The paper is organized as follows. In Section 2, some notations and preliminary results are presented. In Section 3, we propose a new class of functions called discrete weighted pseudo almost automorphic functions with the help of two weighted functions, explore its properties, and establish the composition theorem. Section 4 is divided into the existence and uniqueness of discrete weighted pseudo almost automorphic solutions to the Volterra difference equations of convolution type and nonautonomous semilinear difference equations, respectively. In Section 5, we provide some examples to illustrate our main results.

#### 2. Preliminaries and Basic Results

Let , be two Banach spaces and , , , , and stand for the set of natural numbers, integers, nonnegative integers, real numbers, nonnegative real numbers, and complex numbers, respectively. Let be bounded linear operator; denotes the point spectrum of . stands for open balls with center and radius less than . Let ; if , we call that is a summable function.

In order to facilitate the discussion below, we further introduce the following notations.(i).(ii). (iii): the Banach space of bounded linear operators from to endowed with the operator topology. In particular, we write when .(iv): the set of all functions satisfying that , such that

for all and with .

Next, we recall the so-called Matkowski's fixed point theorem [18] and exponential dichotomy on [19, 20] which will be used in the sequel.

Theorem 1 (Matkowski’s fixed point theorem [18]). *Let be a complete metric space and let be a map such that
**
where is a nondecreasing function such that for all . Then has a unique fixed point .*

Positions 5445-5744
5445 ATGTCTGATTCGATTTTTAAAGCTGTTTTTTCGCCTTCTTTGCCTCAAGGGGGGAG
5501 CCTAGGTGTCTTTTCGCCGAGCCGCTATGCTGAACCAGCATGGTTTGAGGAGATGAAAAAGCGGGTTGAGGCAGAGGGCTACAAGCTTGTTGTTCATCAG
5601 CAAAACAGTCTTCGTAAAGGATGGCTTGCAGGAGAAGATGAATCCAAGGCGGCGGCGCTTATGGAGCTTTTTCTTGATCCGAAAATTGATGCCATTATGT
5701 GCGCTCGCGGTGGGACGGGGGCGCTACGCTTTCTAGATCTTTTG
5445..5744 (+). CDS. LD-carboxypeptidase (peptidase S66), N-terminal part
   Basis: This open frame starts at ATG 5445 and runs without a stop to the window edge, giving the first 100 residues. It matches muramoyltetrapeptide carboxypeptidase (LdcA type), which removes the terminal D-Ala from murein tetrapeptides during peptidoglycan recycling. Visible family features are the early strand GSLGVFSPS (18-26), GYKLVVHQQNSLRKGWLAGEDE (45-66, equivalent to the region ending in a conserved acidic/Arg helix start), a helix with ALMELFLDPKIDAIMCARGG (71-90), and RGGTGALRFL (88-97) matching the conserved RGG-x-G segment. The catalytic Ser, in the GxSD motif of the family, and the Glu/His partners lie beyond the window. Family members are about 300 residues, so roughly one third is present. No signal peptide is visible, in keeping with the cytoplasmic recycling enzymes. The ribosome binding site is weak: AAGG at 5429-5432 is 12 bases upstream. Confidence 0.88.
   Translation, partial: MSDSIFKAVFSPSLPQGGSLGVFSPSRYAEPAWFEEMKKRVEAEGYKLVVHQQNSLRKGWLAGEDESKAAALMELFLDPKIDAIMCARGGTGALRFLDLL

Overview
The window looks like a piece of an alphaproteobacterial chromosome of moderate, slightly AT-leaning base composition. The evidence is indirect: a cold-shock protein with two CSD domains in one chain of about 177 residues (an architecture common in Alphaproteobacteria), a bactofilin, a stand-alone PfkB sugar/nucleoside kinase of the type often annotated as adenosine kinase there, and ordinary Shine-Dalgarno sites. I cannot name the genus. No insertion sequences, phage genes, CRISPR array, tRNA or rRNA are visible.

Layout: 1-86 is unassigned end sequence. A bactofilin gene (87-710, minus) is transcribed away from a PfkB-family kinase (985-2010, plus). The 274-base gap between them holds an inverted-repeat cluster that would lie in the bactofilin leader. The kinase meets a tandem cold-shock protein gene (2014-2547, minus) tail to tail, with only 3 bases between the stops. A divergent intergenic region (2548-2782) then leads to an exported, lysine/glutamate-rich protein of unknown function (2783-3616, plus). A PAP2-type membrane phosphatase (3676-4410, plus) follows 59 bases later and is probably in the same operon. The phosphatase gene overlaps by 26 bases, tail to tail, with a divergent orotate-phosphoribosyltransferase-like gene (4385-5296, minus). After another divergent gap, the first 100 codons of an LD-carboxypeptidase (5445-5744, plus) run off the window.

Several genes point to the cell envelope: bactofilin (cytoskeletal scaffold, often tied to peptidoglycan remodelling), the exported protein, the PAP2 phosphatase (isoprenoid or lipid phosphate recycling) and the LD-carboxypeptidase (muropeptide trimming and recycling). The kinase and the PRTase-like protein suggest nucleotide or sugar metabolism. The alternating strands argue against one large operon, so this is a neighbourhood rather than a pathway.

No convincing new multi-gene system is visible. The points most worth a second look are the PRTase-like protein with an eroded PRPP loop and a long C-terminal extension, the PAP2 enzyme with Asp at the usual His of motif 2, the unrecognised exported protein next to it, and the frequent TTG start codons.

Given a sequence of invertible operators, define where Id is the identity operator in .

For the first order difference equation

*Definition 2 (see [19]). *Equation (4) is said to have an exponential dichotomy if there exist projections for all and positive constants such that (i),(ii),(iii),where is the complementary projection of .

Finally, we recall the concept of discrete almost automorphic function.

*Definition 3 (see [6]). *A function is said to be discrete almost automorphic if for every integer sequence , there exists a subsequence such that is well defined for each , and for each .

*Remark 4. *(i) If is (continuous) almost automorphic function in , then is discrete almost automorphic.(ii) If the convergence in Definition 3 is uniform on , then we get discrete almost periodicity, so discrete almost automorphy is more general than discrete almost periodicity.(iii) Example of discrete almost automorphic functions which are not discrete almost periodicity was first constructed by Veech [21]. Note that the function
is discrete almost automorphic function but not discrete almost periodic (see [10] for more details).